Guest essay by Eric Worrall
According to scientists China’s irrigation system is increasing humidity, raising the risk of deadly heat combined with humanity exceeding the “wet bulb” limit.
Climate change in China could force 400M to flee killer heatwaves
By Jamie Seidel, News.com.au August 2, 2018 | 4:14pm
Now we know why Beijing is so interested in the South China Sea: Killer heatwaves are set to sweep across northern China within just 50 years. If they don’t leave, 400 million citizens could face a day where they’re left with only hours to live.
And that day will be a pressure cooker.
A report published on July 31 in the science journal Nature Communications details the effect of climate change on China’s great North Plain, which contains the megacities Beijing and Tianjin. The area’s once-fertile open fields have become among the most densely inhabited places on Earth.
But things are warming up. Fast.
“This spot is going to be the hottest spot for deadly heatwaves in the future, especially under climate change,” warned lead author MIT professor Elfatih Eltahir.
The abstract of the study;
North China Plain threatened by deadly heatwaves due to climate change and irrigation
Suchul Kang & Elfatih A. B. Eltahir
Nature Communications volume 9, Article number: 2894 (2018)
North China Plain is the heartland of modern China. This fertile plain has experienced vast expansion of irrigated agriculture which cools surface temperature and moistens surface air, but boosts integrated measures of temperature and humidity, and hence enhances intensity of heatwaves. Here, we project based on an ensemble of high-resolution regional climate model simulations that climate change would add significantly to the anthropogenic effects of irrigation, increasing the risk from heatwaves in this region. Under the business-as-usual scenario of greenhouse gas emissions, North China Plain is likely to experience deadly heatwaves with wet-bulb temperature exceeding the threshold defining what Chinese farmers may tolerate while working outdoors. China is currently the largest contributor to the emissions of greenhouse gases, with potentially serious implications to its own population: continuation of the current pattern of global emissions may limit habitability in the most populous region, of the most populous country on Earth.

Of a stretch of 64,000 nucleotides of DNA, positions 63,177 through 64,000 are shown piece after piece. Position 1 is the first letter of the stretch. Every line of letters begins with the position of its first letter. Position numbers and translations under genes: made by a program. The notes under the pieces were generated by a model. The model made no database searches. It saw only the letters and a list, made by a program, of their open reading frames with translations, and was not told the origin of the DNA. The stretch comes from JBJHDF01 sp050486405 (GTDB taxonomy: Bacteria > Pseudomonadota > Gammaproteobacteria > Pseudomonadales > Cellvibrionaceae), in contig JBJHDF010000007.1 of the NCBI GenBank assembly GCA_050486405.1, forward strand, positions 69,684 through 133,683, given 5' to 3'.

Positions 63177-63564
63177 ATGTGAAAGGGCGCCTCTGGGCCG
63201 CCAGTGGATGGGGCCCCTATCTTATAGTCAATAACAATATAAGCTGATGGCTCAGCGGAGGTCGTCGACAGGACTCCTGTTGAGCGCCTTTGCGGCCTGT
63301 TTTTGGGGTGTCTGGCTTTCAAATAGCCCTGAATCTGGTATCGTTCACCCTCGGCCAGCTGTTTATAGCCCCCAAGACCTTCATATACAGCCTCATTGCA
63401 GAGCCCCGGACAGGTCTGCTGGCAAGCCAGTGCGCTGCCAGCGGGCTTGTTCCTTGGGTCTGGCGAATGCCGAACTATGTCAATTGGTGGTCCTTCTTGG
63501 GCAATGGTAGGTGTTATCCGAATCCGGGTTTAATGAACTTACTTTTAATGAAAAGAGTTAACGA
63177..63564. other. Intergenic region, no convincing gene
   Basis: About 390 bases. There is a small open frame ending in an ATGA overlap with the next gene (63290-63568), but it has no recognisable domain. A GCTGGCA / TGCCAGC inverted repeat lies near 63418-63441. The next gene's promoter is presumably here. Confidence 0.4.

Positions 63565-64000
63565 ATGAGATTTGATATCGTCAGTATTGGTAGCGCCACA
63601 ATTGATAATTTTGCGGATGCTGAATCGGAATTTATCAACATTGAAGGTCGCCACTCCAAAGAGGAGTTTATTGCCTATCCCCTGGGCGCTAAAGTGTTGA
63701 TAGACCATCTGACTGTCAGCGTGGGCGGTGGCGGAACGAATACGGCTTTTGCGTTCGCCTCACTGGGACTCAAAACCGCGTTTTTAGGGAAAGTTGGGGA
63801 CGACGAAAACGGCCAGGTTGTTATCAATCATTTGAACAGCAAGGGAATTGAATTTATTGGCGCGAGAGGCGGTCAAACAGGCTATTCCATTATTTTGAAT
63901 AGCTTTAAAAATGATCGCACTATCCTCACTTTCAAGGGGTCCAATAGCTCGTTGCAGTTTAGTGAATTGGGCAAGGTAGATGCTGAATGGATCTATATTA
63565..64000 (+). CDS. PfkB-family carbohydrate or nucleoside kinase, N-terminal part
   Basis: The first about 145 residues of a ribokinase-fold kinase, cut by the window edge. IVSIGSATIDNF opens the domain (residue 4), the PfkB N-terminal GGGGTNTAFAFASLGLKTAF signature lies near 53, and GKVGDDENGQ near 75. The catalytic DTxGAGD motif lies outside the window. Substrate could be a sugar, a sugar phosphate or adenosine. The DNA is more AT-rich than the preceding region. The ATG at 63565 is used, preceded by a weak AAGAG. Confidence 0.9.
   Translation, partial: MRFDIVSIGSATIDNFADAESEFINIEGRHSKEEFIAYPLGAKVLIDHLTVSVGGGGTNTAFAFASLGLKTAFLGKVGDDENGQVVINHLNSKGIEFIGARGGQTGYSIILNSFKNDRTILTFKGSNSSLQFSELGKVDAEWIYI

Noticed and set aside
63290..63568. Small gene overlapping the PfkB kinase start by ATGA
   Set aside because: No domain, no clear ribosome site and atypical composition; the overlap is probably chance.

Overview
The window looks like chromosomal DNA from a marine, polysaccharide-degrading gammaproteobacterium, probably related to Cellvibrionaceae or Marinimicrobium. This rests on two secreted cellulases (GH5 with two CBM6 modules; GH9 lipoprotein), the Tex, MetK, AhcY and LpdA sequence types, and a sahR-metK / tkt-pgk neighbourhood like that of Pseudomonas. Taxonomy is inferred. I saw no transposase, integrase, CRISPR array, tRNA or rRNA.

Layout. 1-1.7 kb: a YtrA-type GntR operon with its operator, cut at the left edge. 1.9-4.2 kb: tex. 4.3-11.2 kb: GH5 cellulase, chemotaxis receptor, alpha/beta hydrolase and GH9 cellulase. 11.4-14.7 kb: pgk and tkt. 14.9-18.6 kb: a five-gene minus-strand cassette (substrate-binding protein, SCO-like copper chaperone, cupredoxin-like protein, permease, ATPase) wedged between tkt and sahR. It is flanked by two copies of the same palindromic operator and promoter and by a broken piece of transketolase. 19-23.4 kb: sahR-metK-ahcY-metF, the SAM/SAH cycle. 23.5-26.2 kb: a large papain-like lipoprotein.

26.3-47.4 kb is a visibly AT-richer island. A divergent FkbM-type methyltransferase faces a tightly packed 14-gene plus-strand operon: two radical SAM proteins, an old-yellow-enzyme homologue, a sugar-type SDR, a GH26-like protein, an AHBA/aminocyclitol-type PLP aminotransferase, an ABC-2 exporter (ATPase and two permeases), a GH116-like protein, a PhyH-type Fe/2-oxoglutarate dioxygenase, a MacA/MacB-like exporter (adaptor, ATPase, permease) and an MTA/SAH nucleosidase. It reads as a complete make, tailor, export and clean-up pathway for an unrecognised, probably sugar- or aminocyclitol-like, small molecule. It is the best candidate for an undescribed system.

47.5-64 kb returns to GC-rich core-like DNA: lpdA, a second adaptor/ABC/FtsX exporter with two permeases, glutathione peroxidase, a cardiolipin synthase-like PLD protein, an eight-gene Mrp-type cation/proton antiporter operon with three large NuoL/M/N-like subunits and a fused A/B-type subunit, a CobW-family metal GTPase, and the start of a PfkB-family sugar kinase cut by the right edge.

My question – if this nightmare ever actually occurs (unlikely – they used RCP8.5 for their projection), why can’t people affected by the heatwave just turn on their air conditioners?
I live on the edge of the tropics. When conditions are hot and humid, the solution is to go inside and switch on the air conditioner. Or jump into the pool.
The interior of the poorly ventilated chemical factory I once worked in frequently hit 130F in Summer. I’m not sure what the humidity inside was, but given the temperature and conditions it must have been pretty spectacular.
I have mown large lawns with a push mower in 115F and 80% humidity. Sometimes the lawn can’t wait, in my part of the world you have to mow once a week in Summer, sometimes more frequently. Occasionally you have to mow the lawn in the middle of a heatwave to discourage snakes from invading your house.
My friends who used to work in an underground mine in Marble Bar, Western Australia laughed at me when I told them about my lawn mowing and factory work experiences. During their old mining job, scorching hot air from the surface of one of the hottest places on Earth used to be pumped into the stifling hot and humid underground mine, to help provide cool relief from even more extreme conditions underground.
Providing you are used to the conditions, you have somewhere cool to rest, and plenty of water to drink (as in gallons per day), working in extremely hot and humid conditions is not the problem the study authors make it out to be.